Match Three
Dream Partner Match
Yoshihiro Tajiri and ??? w/ Steve Corino Vs Super Crazy and ???

This is one of those moments where Paul Heyman was a little too cute for his own good, as Corino announces that Tajiri’s dream partner will be…Super Crazy?! So yeah, Tajiri’s partner is actually his opponent, which makes absolutely no sense and completely confuses the crowd. Little Guido then comes out, ostensibly annoyed that Tajiri didn’t pick him, and no one seems to know what is going on.

Cue Paul Heyman, who comes out and says he’ll allow Corino to pick Crazy as Tajiri’s partner, but that they’ll have to face Guido and Jerry Lynn. Why go to all that trouble when they could have just booked a Parejas Incredibles match and promoted it ahead of time? It’s not like ECW booking random stuff was unusual or anything and you might have been able to sell a couple of extra buys thanks to intrigue factor of these two teams going at it.

Guido seems happy enough to be tagging with Lynn here, and Big Sal even gives Lynn a big hug prior to the bout starting. I’ve watched enough episodes of The Soprano’s to know that Lynn should probably watch his back here. Just a hunch. Anyway, Lynn and Crazy go at it to start, with some nice counter wrestling, until we eventually get the Central American stand-off for the expected standing ovation from the crowd.

Tajiri and Guido go next, and they go straight to throwing strikes, because they’re both naughty heels and have no qualms in getting stuck in. Tajiri hits a nice handspring elbow and then unloads with some vicious kicks, which Guido sells in his usual excellent ragdoll manner. Guido replies by going to a Fujiwara arm bar, before bringing in Lynn. Lynn and Tajiri make a mess of a Tarantula attempt, but power through it like pros and get it on the second attempt.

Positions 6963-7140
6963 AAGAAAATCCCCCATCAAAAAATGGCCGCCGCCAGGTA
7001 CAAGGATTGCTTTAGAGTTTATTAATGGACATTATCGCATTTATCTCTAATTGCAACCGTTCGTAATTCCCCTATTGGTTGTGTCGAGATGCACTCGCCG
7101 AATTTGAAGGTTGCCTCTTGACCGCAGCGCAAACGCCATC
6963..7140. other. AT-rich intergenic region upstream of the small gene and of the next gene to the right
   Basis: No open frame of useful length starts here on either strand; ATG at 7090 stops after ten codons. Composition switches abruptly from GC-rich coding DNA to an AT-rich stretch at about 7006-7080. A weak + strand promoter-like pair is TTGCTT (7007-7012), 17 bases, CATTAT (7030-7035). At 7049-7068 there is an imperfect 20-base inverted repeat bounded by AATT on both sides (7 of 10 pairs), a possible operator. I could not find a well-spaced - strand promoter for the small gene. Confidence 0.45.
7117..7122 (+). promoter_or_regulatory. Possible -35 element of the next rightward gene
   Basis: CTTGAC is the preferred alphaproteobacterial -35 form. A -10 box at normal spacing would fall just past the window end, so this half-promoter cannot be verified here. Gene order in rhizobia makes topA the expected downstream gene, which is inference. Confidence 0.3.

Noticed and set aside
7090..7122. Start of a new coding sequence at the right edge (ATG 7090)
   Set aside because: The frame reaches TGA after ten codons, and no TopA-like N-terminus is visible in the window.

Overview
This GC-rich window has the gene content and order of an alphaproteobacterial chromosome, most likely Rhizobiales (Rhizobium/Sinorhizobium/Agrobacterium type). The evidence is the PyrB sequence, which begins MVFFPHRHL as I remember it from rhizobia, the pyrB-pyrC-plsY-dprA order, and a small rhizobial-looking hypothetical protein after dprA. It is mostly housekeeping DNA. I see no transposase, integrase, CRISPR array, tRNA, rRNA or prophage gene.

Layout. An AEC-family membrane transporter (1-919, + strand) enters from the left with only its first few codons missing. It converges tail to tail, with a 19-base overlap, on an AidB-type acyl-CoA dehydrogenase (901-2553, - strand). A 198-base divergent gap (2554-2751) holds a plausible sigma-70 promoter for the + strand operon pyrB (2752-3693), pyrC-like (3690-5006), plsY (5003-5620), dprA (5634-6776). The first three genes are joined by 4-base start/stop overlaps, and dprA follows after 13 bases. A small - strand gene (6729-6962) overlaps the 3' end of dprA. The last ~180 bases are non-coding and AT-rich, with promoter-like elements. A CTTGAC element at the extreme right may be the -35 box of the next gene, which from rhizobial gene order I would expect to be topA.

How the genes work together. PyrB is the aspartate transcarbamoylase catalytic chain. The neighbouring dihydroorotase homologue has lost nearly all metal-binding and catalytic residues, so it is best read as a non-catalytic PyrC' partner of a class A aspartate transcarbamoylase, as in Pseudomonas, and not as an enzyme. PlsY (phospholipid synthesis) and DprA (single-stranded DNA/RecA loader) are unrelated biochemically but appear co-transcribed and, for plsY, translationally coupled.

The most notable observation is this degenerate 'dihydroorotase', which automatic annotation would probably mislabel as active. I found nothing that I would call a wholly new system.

Crazy and Guido go next, with Guido sending Crazy outside and Lynn following with a big dive. Guido and Crazy brawl into the crowd, which allows Crazy to moonsault off the bleachers onto Guido. Thankfully the camera managed to catch that spot, as it would have been depressing if it’d missed it. Meanwhile, inside the ring, Tajiri works over Lynn and sets him up for a superplex. Lynn fights off Tajiri however and brings him down with a sunset flip powerbomb for two.

Things break down, with all four men going at it in the ring, which leads to stereo ten punches from Crazy and Tajiri, which leads to stereo powerbombs from Guido and Lynn for a stereo two count from the referee. That was a really good sequence actually. Guido and Lynn hit stereo tornado DDT’s, which leads to Lynn getting a two count on Crazy. The spots keep coming, as Crazy gets a moonsault on Guido, which Lynn breaks at two. Tajiri spits mist in Jerry Lynn’s face, which allows Crazy to get a DDT for two.

For some reason at this point, Guido turns on Lynn and hits him with the Tomikazee/Unprettier. That really came out of absolutely nowhere, with no real spot to set it up. It wasn’t even like Lynn hit Guido by accident or refused to tag him or something. They’d been working perfectly fine as a team all match and looked like they had a good chance of winning, only for Guido to lay Lynn out and cost himself the match. Tajiri kicks Crazy down and the hits Lynn with a brain buster to pick up the win.

WINNERS: SUPER CRAZY AND TAJIRI
RATING: ***

That was turning into a really fun tag match there until the abrupt swerve. I wouldn’t have minded if the swerve had actually made some kind of sense, but it came out of absolutely nowhere with no build up or warning. It’s not inconceivable that the heel Guido would turn on the face Lynn, but it makes no sense that he’d cost himself the match like that without some sort of inciting incident first. At least with Tajiri turning on Crazy it was obviously because he wanted to hog the glory by pinning Lynn himself, which makes sense.